Weekend of Severe Weather Likely
Severe thunderstorms are likely to flare this weekend from the Upper Midwest to the Southern Plains; bringing the possibility of strong winds, large hail and even a few tornadoes. And to make matters worse, heavy rain could cause significant flooding for areas of Minnesota and Iowa.
Below, is a complete breakdown of what to expect this weekend.
A strong upper-level pacific jet will pull out of the Intermountain West, into the Upper Midwest, Saturday. And with storms likely to be ongoing early Saturday, the strong jet stream pattern — coupled with an associated cold front — will interact with abundant, deep moisture to aid in the reintensification of storms by early afternoon.
(INTERACTIVE RADAR: Zoom to Your Street)
From the Twin Cities area to southwest Oklahoma, the main mode of severe weather will be large hail, gusty winds, brief torrential downpours and frequent lightning. That said, a few isolated tornadoes are possible with more intense storms but, overall, the tornado threat remains relatively marginal.
Much like Saturday, severe storms are expected to fire by early afternoon. However, unlike Saturday, the threat for tornadic activity goes up in the Upper Midwest. As the strong jet stream noses through the Upper Midwest and small — but potent — upper-level troughs move across the area, storms will rapidly initiate in the afternoon.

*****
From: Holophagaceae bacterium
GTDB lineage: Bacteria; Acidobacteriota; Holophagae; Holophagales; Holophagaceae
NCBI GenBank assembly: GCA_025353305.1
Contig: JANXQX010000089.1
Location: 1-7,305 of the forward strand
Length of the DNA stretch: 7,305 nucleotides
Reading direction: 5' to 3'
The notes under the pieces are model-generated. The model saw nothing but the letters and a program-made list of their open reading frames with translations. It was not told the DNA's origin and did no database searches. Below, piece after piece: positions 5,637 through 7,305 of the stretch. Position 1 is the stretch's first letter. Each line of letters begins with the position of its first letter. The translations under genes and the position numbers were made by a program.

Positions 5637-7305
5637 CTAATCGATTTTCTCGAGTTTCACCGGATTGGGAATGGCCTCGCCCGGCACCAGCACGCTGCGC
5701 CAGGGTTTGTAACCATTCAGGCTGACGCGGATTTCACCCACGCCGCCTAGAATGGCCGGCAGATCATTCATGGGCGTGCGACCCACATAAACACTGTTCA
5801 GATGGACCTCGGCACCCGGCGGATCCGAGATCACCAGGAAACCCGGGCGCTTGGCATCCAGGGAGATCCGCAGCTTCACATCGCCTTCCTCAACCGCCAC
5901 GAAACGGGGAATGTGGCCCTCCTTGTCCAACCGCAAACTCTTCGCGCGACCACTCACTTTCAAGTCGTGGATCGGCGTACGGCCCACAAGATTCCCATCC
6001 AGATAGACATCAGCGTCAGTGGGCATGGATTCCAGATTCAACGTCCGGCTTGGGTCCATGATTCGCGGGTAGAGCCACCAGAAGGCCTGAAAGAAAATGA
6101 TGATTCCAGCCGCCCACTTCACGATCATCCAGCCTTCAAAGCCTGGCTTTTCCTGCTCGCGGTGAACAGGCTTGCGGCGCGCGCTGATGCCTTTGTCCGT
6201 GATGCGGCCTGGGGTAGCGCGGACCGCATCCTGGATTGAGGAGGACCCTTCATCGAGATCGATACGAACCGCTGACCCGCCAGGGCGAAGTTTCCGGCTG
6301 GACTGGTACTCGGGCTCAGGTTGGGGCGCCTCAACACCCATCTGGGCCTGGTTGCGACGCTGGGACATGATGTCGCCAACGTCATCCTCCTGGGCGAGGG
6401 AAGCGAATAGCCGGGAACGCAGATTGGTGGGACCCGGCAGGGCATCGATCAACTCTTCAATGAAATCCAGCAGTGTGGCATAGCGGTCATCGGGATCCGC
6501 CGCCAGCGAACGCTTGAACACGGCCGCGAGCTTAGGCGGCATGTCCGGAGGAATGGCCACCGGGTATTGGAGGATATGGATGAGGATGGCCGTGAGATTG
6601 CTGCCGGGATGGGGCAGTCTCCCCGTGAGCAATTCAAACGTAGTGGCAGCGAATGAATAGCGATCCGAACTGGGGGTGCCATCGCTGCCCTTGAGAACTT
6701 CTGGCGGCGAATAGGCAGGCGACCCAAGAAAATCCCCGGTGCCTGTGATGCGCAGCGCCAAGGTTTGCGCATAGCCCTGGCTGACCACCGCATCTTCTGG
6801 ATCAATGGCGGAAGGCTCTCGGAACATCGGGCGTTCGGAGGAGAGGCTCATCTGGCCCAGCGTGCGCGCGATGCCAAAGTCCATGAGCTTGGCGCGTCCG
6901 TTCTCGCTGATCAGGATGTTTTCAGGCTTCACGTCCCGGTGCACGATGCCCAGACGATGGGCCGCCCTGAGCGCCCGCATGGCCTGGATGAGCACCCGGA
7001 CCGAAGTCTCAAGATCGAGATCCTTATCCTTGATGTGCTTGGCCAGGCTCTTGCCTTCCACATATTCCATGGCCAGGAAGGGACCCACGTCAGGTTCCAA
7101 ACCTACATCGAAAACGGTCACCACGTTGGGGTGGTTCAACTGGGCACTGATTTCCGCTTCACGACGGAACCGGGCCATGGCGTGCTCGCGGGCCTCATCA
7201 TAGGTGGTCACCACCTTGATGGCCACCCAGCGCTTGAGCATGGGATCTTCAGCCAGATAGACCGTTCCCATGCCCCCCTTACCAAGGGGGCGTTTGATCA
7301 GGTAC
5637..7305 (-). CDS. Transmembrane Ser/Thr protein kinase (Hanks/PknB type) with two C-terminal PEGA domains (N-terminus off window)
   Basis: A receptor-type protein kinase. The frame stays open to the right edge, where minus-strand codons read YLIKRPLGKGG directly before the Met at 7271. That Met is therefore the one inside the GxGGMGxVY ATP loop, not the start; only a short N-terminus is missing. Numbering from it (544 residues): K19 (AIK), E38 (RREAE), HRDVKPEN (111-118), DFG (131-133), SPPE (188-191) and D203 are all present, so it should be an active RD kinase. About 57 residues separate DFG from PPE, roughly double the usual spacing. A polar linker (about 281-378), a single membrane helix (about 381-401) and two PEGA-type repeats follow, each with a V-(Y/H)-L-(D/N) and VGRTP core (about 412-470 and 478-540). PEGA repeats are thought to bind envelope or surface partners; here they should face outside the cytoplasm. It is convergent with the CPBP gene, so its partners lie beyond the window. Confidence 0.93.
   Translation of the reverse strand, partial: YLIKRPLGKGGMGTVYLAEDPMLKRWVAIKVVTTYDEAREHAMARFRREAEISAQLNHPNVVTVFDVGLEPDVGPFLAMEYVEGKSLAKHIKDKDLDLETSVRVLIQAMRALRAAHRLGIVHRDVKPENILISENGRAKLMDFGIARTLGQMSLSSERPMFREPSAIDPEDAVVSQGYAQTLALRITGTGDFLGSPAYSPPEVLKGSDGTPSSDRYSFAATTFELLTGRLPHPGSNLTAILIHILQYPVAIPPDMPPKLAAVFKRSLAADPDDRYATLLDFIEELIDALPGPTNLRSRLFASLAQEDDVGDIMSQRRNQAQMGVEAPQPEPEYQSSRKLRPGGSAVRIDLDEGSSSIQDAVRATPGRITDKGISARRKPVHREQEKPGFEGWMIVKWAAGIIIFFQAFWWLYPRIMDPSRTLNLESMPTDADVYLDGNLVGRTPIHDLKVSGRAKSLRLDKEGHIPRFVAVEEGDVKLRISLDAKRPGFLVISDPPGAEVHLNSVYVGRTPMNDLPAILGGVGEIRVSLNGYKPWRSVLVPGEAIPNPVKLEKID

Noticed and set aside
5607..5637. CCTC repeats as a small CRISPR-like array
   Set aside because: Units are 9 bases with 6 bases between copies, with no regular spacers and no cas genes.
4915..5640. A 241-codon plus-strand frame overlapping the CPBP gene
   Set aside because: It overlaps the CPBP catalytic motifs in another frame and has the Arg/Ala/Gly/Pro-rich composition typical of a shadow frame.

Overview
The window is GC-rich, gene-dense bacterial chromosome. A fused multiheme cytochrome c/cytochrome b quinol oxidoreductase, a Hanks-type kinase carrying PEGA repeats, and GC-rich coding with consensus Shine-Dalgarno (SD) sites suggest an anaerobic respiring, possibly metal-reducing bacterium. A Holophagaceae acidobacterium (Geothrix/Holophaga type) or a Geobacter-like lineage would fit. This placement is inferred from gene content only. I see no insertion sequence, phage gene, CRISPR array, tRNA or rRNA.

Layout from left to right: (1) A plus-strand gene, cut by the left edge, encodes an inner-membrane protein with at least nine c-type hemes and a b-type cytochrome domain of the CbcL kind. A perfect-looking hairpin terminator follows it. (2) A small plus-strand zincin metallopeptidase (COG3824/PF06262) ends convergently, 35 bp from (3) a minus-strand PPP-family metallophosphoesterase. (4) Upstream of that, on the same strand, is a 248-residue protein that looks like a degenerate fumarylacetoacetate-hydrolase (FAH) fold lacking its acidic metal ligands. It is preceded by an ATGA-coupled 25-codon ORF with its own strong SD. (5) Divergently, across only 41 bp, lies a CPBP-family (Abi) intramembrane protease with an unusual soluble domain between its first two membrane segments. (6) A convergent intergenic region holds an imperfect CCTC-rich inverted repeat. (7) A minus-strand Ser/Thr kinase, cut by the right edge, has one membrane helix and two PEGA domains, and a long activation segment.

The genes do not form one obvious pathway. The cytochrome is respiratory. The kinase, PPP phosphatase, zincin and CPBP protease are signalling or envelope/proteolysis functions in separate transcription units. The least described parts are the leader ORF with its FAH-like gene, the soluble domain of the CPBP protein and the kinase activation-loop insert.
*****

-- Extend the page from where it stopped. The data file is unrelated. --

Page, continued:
The primary threat area will be eastern Nebraska, Iowa, southern Minnesota and western Wisconsin. In addition to the threat for tornadoes: Large hail, damaging winds and torrential rain is possible.
Given parts of the Upper Midwest have already dealt with flash flooding this week, additional rainfall will likely lead to more rivers and streams topping their banks. Forecast models continue to indicate a wide swath of 3-6″ of rain is possible in Iowa and Minnesota.
(MORE ON WEATHERNATIONTV.COM: More Rain on the Way to Flood-Stricken Minnesota)
If you do come upon a washed out road, don’t drive through the water. Two feet of swift-moving water is strong enough to float a small SUV downstream.
Meteorologist Alan Raymond